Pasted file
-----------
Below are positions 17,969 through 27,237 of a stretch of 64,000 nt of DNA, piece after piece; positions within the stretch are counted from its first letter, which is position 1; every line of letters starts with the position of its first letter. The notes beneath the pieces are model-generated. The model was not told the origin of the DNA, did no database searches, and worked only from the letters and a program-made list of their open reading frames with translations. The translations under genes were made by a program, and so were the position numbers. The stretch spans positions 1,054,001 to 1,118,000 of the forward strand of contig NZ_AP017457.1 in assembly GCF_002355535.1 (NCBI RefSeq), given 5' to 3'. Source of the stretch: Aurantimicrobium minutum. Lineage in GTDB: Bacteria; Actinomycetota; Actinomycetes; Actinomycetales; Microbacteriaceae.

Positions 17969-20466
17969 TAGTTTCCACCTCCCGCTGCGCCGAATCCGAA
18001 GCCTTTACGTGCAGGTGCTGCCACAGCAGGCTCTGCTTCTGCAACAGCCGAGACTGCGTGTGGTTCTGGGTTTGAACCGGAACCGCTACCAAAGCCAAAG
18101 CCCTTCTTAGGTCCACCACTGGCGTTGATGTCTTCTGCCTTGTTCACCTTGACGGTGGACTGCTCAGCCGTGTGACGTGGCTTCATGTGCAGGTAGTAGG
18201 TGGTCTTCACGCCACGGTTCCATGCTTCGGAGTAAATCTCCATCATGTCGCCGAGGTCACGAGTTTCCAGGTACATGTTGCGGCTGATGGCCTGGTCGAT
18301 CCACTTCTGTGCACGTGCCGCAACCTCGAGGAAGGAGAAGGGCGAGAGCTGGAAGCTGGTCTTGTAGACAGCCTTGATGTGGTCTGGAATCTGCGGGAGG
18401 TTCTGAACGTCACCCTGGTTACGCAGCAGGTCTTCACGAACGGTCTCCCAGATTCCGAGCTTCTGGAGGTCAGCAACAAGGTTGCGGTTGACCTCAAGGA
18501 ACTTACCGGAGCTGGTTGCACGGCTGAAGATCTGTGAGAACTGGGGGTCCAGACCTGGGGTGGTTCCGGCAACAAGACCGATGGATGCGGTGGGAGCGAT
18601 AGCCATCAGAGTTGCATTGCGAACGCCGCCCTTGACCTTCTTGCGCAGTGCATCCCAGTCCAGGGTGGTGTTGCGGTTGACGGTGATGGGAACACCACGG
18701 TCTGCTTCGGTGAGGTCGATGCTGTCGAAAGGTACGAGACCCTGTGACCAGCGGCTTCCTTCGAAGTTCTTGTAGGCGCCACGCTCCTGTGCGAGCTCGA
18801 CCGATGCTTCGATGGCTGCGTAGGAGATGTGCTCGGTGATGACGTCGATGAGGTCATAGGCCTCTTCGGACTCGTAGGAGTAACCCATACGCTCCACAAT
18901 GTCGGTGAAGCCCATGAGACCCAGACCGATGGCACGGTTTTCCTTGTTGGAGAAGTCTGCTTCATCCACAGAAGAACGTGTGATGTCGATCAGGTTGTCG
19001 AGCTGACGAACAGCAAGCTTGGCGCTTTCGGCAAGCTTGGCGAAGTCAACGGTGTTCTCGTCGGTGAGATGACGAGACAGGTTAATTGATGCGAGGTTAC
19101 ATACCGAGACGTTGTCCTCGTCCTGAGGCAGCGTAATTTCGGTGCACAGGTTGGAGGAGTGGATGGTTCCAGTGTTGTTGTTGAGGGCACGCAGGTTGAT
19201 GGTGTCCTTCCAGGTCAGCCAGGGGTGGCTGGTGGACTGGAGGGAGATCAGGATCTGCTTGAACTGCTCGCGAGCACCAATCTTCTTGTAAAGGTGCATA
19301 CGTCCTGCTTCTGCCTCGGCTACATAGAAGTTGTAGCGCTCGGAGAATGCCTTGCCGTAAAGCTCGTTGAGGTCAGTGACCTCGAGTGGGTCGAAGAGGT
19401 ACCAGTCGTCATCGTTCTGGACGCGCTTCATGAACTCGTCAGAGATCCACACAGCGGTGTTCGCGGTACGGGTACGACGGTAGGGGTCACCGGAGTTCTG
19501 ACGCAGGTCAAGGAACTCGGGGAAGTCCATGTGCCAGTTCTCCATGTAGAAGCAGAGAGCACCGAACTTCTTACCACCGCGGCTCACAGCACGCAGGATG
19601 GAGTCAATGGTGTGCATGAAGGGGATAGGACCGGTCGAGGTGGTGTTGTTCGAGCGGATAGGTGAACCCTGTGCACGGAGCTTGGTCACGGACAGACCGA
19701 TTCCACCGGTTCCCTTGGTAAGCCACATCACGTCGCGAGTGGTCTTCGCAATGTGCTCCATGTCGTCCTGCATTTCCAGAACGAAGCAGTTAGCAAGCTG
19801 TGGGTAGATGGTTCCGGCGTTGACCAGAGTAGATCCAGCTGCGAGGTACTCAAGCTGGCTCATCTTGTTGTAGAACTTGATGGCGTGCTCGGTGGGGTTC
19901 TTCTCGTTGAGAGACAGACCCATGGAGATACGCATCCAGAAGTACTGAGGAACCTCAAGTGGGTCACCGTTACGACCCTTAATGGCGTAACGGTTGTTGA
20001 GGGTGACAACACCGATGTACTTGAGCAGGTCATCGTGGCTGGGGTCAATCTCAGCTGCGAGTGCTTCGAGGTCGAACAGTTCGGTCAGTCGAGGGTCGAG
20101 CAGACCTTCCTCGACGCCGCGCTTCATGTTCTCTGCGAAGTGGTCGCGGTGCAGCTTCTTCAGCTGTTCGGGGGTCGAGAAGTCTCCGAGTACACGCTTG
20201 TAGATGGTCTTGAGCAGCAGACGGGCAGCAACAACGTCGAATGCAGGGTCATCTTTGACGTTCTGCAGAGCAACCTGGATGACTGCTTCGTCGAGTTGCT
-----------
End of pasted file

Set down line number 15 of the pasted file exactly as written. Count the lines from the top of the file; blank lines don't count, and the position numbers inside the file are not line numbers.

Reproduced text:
19101 ATACCGAGACGTTGTCCTCGTCCTGAGGCAGCGTAATTTCGGTGCACAGGTTGGAGGAGTGGATGGTTCCAGTGTTGTTGTTGAGGGCACGCAGGTTGAT